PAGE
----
Question: I’m a Publisher. What Should I Include in a Publishing Contract?Answer:
As a publisher, you will want to ensure that any contracts you enter into with authors appropriately protect your interests. Your contract should specify what rights and obligations you have and what royalty payments will need to be made. Below, we look at five key clauses you should include in your publishing contract.
1. Delivery Clause
Before signing on an author, you should ensure there is a delivery clause in your agreement. This will set out when the author’s finished manuscript should be delivered to you.
These clauses also typically describe the expected standard of the finished work, providing useful writing and planning guidelines for the author. You should include a publication deadline as well, so your author will know when their book will hit stands.
2. Warranties and Indemnities
You will want to pay extra attention to any warranties or indemnities in your contract. These warranties are a promise that the author gives to you, and include promises that their work:
Tip: The contract should usually state that the author is responsible for any IP infringement or defamation.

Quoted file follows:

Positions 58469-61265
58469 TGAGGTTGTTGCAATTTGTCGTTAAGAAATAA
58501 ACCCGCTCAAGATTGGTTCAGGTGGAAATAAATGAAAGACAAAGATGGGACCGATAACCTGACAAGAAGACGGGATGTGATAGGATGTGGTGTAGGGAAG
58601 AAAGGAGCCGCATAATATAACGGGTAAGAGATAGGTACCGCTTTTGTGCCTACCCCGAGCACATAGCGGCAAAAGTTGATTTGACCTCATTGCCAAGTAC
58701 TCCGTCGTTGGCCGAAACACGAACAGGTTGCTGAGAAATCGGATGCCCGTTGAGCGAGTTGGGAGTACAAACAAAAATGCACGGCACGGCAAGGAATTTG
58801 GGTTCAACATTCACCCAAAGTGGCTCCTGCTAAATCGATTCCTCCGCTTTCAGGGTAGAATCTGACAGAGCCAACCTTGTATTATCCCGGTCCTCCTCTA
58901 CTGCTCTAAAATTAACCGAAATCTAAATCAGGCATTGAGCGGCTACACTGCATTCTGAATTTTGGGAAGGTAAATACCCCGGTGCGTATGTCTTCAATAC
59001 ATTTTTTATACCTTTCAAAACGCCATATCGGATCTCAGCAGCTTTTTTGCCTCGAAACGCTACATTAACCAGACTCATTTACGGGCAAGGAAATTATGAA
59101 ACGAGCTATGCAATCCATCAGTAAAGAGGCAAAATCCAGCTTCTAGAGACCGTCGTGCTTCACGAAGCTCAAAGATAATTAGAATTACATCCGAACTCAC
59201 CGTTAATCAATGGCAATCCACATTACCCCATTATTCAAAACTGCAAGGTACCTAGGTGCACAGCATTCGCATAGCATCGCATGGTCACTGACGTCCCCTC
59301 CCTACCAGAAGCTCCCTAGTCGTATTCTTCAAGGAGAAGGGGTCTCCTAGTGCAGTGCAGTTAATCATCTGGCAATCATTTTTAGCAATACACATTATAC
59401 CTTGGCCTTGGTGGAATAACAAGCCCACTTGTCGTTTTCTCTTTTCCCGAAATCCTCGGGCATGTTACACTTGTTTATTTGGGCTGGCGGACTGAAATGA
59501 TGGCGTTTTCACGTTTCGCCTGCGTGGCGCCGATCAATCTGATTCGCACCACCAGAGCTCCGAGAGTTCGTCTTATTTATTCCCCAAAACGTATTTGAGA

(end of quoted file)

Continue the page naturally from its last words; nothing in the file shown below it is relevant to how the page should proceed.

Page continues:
The publishing contract should also include clauses about when and how you will pay royalties to the author. The table below details some common royalty rates in the Australian publishing industry.
|Format of Publishing||Standard Royalty Rate|
|10% of recommended retail price|
|Print and Digital||25% of net receipts|
|Digital Only||40-50% of net receipts|
It is important to note that royalty rates can and often do vary depending on various factors, including:
- how established the author is;
- the market the book is being released into; and
- whether you are planning to sell the book as a paperback, e-book or both.
4. Subsidiary Rights
Generally, the industry standard will allow the author to keep the rights to audio, film, media and merchandising rights. You should review these clauses to determine whether you:
- can publish the book in both traditional and digital formats; and
- have the exclusive or non-exclusive rights to publish the work in other languages or countries.
As this is an investment for you, you may also wish to consider whether you want the option to publish the author’s next work.
5. Dispute Resolution
It can be very useful to have a dispute resolution clause in your publishing contract. This clause aims to prevent any issues between parties from proceeding to litigation. It should clearly set out:
- what action each party should take if a disagreement arises; and
- that the contract is governed by the law in the state in which you are based. This is particularly important if the author is based in a different state, which may have different dispute resolution laws.